It’s really good because you can just drag tasks from to-do, to doing, to in progress or to review for someone. So it’s very, very easy and you get this global view of what’s going on in your business. I’ll do a podcast on it one day and do a video so I can show you around it.

Anyway, I’ve been using this ever since, I think it’s great. But like the others that I’ve mentioned before, it doesn’t tell me which tasks to prioritize and which tasks to say ‘no’ to. So I’ve had to develop my own method, which Peter, who’s head of my development team has named ‘The Productivity Factory’. Let me talk you through it and if you listen to the podcast, you can see and download a really nice infographic that Peter’s put together and see the show notes as well, so show 13.

When you get tasks in, you would usually put them somewhere. You might create a to-do list on a pad, on your paper. You might put them into a system like KanbanFlow or Trello or Podio, or whatever you use. You’ve then got to kind of filter those tasks. You’ve got to prioritize them.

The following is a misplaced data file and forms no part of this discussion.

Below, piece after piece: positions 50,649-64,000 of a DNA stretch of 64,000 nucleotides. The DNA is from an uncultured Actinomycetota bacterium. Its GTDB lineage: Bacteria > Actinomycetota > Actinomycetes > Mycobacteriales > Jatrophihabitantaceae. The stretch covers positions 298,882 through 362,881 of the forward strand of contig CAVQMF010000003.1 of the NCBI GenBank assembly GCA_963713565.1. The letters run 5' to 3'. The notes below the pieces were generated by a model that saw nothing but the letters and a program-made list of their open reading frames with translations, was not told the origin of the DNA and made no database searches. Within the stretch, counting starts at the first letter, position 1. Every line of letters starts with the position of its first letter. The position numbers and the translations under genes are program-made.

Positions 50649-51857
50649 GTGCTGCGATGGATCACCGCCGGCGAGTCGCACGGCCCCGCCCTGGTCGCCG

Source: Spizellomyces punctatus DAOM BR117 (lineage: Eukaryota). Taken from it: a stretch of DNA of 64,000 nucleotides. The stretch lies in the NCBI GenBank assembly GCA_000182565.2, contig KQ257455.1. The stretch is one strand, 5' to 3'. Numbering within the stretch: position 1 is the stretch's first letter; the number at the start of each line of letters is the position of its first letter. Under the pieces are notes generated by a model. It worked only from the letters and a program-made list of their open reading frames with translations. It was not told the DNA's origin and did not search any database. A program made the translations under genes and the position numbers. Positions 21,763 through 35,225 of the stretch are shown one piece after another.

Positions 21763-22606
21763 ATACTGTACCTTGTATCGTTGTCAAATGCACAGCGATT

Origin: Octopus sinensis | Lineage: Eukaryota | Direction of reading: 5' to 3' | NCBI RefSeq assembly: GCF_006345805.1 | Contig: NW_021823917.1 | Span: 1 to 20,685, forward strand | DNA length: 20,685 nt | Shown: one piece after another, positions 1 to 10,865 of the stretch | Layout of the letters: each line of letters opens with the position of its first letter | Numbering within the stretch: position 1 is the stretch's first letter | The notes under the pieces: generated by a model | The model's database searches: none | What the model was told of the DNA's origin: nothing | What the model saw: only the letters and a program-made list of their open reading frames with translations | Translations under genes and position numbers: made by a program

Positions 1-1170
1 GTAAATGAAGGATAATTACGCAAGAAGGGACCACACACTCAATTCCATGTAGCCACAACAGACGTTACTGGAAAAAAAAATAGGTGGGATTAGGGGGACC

What I always do with everything I do, is I put a stopwatch on. I put Pomodoro Stopwatch for Mac. I time everything I do. So if for instance, I was sorting out all of my tasks and projects for the next month, I would give myself 45 minutes to process all of that because it does need processing and if you’re planning for the month, you need to get it all sorted out. But I don’t tend to do much monthly stuff anymore because I’m so on top of everything.

So if I’m planning for the week, which is what I generally do, I give myself 15 minutes to all of my tasks. And then I put the stopwatch on and then I start prioritizing. If I’m doing that on a daily basis, I give myself 5 minutes.

The reason I set a time for this is because it can become a form of procrastination actually filtering your tasks and sorting your tasks and you can become obsessive about it. It’s not about becoming obsessive, it’s about crunching through these tasks and getting them out of the way.

Now, my filtration process works like this. I ask myself a question about each task and it happens so quickly now because I’m so used to it, it gets done very, very quickly. So I ask myself these following questions: does it add value and nurture relationships? If it does, then it’s a tick. It goes into the process section. Then I ask myself, does it generate money? Tick, great, process it. Does it produce a quick win? Tick, process it. So if it’s any of these, then it goes into the process. It needs to be all of these.